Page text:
My Name Is Legion by A N Wilson - review by Andrew Barrow

Andrew Barrow

Murderers, Monks and Media Moguls

My Name Is Legion


Hutchinson 506pp £16.99 order from our bookshop

THIS IS A bitter, violent, grippingly gloomy book about contemporary Britain: its media, its religious leaders, its weather - it doesn't stop raining till the last page - and just about everything else which catches the author's savagely mischievous eye. No one and nothing is out of bounds. The dome of St Paul's Cathedral is described as 'this great voluptuous tit defiantly erect and randy on Ludgate Hill'; and on page 477 the reigning monarch her self is presented in language so intemperate that in olden times the author would have been beheaded before his ink had dried. There are times, especially in the opening chapters, when the story seems written in a one-dimensional vernacular foul to the ear and characterised by exclamation marks and words in capital letters. On page 47, we hear 'the squelch of may0 on iceberg' as a horrible, embattled newspaper tycoon indulges in yet another bit of comfort snacking. Three pages later, 'white public school arses' go up and down in a sexual context; and the capitalised c-word features even on the book's cover. What a joy it is when we eventually come upon a familiar, gentle A N Wilson-ish word like 'toddle'.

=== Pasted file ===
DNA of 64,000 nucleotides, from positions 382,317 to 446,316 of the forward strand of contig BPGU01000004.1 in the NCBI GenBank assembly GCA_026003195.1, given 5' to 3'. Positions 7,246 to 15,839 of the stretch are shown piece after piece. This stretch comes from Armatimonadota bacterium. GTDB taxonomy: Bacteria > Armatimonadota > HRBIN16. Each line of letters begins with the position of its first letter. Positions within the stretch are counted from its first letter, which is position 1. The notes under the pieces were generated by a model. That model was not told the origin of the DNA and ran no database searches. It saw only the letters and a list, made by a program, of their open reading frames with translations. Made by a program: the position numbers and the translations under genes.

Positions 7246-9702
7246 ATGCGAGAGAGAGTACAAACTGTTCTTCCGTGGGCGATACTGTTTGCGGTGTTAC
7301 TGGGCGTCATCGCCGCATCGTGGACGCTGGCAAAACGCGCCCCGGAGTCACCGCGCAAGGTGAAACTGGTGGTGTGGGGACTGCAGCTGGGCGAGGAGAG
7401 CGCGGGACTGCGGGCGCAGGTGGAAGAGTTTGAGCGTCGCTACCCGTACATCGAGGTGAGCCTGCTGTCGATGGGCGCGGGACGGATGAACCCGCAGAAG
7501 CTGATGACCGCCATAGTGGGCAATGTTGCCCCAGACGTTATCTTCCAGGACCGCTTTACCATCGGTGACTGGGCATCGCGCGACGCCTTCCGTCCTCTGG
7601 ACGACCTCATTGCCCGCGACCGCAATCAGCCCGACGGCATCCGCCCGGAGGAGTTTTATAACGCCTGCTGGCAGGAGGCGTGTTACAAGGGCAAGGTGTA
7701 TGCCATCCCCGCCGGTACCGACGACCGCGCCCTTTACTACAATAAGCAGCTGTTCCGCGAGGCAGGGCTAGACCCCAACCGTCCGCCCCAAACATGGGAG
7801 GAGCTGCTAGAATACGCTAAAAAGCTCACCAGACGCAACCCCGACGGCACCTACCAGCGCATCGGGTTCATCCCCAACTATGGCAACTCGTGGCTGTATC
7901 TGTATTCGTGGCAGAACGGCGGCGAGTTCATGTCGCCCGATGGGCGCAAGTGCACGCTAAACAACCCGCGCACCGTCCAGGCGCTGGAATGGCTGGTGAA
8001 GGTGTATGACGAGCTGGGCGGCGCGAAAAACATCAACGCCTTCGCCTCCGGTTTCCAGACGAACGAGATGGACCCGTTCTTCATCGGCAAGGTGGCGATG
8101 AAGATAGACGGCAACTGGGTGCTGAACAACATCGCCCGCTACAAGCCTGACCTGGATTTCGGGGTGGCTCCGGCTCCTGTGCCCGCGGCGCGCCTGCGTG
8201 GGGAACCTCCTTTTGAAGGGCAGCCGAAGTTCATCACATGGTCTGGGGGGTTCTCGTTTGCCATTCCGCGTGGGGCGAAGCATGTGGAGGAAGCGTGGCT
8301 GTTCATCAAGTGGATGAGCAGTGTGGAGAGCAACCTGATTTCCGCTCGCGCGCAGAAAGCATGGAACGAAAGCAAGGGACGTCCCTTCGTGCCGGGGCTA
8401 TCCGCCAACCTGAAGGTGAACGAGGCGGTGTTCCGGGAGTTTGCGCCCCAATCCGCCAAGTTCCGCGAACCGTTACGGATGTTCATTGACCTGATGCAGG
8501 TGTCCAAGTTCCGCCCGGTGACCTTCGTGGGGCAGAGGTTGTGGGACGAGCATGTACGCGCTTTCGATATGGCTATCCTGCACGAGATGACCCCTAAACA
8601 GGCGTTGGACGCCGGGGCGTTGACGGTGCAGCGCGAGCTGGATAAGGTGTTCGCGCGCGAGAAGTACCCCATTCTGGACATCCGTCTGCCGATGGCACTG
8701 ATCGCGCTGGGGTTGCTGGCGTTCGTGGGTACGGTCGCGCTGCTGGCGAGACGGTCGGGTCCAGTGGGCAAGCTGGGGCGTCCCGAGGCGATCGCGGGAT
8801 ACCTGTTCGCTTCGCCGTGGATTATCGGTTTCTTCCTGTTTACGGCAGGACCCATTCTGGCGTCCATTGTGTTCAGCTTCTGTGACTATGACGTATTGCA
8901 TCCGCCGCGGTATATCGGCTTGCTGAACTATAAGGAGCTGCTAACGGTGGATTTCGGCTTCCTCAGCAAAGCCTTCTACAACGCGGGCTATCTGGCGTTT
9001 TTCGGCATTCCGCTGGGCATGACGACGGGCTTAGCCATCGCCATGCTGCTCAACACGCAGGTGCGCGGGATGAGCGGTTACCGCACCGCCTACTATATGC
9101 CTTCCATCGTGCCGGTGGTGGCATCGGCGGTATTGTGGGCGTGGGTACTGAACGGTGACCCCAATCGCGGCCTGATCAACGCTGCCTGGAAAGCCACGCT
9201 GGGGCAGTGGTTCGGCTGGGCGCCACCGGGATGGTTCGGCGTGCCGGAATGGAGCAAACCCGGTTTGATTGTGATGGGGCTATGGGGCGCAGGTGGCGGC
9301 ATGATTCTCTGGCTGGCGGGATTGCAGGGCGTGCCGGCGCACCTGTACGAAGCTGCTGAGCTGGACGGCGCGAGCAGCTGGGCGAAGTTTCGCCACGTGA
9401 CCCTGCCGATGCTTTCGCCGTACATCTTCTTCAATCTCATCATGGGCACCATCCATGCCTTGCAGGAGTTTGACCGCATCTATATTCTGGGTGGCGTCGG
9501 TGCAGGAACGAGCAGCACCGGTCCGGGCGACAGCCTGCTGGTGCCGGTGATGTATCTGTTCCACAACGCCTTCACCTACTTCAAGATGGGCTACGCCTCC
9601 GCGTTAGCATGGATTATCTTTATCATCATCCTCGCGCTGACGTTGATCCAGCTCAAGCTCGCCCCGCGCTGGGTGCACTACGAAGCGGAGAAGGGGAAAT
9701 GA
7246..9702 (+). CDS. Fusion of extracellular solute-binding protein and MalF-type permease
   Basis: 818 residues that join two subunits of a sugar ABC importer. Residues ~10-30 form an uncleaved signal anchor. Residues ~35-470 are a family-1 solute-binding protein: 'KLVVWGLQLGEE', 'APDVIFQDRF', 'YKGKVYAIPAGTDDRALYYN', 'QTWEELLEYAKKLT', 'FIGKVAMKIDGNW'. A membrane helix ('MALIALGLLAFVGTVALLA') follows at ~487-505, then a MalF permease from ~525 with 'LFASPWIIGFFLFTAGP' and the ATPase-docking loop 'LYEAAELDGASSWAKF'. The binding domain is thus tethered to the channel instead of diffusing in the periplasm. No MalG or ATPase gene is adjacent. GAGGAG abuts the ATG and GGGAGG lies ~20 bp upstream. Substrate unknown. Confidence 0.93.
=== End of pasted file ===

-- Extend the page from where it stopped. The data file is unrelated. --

The central character and catalyst is a symbolic schzophrenic teenager besieged by unclean spirits, capable of speaking in many different voices - Murderous Moron, South London Kid, Bertie Wooster, Jeeves, Coldstream Major - and possessing no redeeming features other than an extraordinary personal beauty. His mother is a coquettish black

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